FAYETTEVILLE -- Former University of Arkansas guard Alexis Tolefree is among those hoping her phone rings tonight when all three rounds of the WNBA Draft are aired on ESPN beginning at 6 p.m.
Twelve WNBA teams will select 36 total players in the draft, which takes place while the WNBA is shut down due to the coronavirus pandemic.
ESPNW ranked Tolefree the No. 22 prospect in the draft earlier this week.
"To see my name at No. 22, that was big for me," Tolefree said. "I never really imagined myself being in that spot. You dream about it, but once it's finally here, it's like a dream come true."
Only six previous Razorbacks have been drafted by the WNBA since its first draft in 1997. The last one was C'eira Ricketts, who was selected in the second round as the 24th overall pick in 2012.
Tolefree's final year at Arkansas included All-SEC first-team honors. She averaged 16.3 points, shot 40% from three-point range and helped lead the Razorbacks to their first ranking in the final Associated Press Top 25 poll since 2003.
One knock on Tolefree, who is 5-8, has been her size. ESPN women's college basketball analyst Charlie Creme wrote, "size and strength are question marks."
"Obviously her physical strength and size is going to be a question, and people tried to take advantage of her this year," Arkansas women's basketball Coach Mike Neighbors said. "Well, we're just going to post Tolefree up. OK, let me know how that works out for you.
Alexis Tolefree is looking to become Arkansas’ seventh player drafted by the WNBA, which began its draft in 1997. Here are the six other Razorbacks who have been drafted:
Name, Year, Round-Overall
Christy Smith, 1998, 2-17
Shaka Massey, 2000, 4-59
Dana Cherry, 2003, 2-23
Shameka Christon, 2004, 1-5
Lauren Ervin, 2008, 3-37
C’eira Ricketts, 2012, 2-24
"It was a tough, tough matchup for teams to try and decide how they are going to guard her. It's one thing to show a kid on film, 'Hey, you're going to have to guard Alexis Tolefree at 30 feet,' but it's another thing to realize where that actually is on the floor."
Tolefree was the Razorbacks' second-leading rebounder in SEC play, averaging five rebounds per game.
Her strengths are what Tolefree believes the WNBA wants.
"I think the WNBA likes scorers, and I feel like me being able to score at all three levels is big," she said. "I can get to the rim, I can pass, I can shoot the three, I can shoot a pull-up, I can get to the line. I think that is a big strength that all coaches love to see."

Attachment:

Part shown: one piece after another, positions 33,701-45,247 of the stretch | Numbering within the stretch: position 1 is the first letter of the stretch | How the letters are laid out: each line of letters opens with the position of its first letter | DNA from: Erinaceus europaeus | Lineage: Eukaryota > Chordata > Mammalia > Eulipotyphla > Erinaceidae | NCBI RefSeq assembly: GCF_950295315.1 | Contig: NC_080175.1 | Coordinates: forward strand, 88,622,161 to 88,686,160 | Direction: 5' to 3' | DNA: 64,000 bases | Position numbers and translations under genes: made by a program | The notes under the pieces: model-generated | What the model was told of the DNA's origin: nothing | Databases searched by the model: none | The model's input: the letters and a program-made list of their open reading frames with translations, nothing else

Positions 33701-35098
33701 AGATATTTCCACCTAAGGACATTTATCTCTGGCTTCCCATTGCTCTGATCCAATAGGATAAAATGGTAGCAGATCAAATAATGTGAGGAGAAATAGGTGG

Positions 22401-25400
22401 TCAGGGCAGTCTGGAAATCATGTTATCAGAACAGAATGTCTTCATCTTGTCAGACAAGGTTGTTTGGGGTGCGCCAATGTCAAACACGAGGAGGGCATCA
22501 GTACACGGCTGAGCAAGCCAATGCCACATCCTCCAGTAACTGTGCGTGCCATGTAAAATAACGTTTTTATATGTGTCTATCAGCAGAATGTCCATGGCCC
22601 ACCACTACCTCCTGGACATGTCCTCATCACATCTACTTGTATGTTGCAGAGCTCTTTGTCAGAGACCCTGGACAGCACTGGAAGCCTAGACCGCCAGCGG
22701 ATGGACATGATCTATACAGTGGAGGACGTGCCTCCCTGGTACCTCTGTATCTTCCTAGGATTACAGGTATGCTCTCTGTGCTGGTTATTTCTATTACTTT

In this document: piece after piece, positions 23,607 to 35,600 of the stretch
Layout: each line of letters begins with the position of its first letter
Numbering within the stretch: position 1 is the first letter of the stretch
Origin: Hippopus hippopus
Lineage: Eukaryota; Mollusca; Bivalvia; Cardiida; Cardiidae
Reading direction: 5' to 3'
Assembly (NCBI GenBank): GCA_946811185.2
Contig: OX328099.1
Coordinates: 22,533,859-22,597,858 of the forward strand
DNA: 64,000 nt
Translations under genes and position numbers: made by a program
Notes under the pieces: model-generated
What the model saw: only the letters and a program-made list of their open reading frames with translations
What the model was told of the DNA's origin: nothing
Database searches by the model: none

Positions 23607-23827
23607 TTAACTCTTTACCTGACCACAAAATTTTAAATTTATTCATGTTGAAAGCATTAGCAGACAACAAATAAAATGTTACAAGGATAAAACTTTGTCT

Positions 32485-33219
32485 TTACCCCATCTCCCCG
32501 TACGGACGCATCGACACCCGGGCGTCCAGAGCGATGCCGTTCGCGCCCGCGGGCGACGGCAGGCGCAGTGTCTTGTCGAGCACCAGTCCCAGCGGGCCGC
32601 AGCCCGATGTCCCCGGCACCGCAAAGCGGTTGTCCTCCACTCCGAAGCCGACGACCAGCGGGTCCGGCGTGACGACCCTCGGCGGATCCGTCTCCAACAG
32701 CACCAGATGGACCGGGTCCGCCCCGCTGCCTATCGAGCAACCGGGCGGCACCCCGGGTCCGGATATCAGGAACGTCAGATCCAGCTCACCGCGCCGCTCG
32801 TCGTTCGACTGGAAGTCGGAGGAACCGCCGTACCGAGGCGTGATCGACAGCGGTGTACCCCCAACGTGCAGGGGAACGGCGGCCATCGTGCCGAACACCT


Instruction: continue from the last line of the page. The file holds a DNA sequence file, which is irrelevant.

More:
Neighbors also praised her defense and ability to get her hands on the ball, as well as her locker-room presence.
"She's a great locker-room kid. She's a great teammate," he said. "When they're drafting in the WNBA, they're not really drafting starters. They've got a roster full of those. There are only 11 spots on 12 teams, so it is a hard job market to break in to.
"I've been telling [teams] that this is a kid that in your locker room is going to be great. She's going to fit right in with the biggest stars, and she's going to fit in with the rookies."
Tolefree has found a small church gym to continue getting shots up since the University of Arkansas closed down last month. She also has been working on the mental side of her game.
"There is no training camp. I can't send videos or anything, so it's really just been me waiting patiently," she said. "Talking back and forth with my agent, seeing what she has to say, but really it's just me waiting and waiting."
Playing professional basketball always has been a goal for Tolefree.
"I want [my family] to be able to explore the world someday, and I want to make that happen for them and for myself," she said.
"I would tell you that less than half the people we recruit actually have professional basketball dreams," Neighbors said. "Lex is one that knew she wanted to play for as long as she could."
Tolefree was a star at Conway, where she played in three state title games and won one. But coming out of high school, her prospects were limited. After signing with the University of Central Arkansas, she decided to leave Conway and play at Jones County (Miss.) Junior College.
After two standout years there, she received offers from Baylor and, in her words, pretty much everybody in the SEC except for South Carolina.
Tolefree started 36 of 37 games for Arkansas during her junior season, when she averaged 10.2 ppg.
"She didn't have a junior year like she wanted," Neighbors said. "She took coaching and said, 'OK, I can do that.' She came back, and I think she obviously had a legacy-leaving year."
Tolefree has a backup plan if the WNBA doesn't call Friday.
"We're also talking about teams overseas," she said, about "where I would like to end up, where I would like to go play.
"I don't like being cold, so somewhere warm. That's all I ask."
Sports on 04/17/2020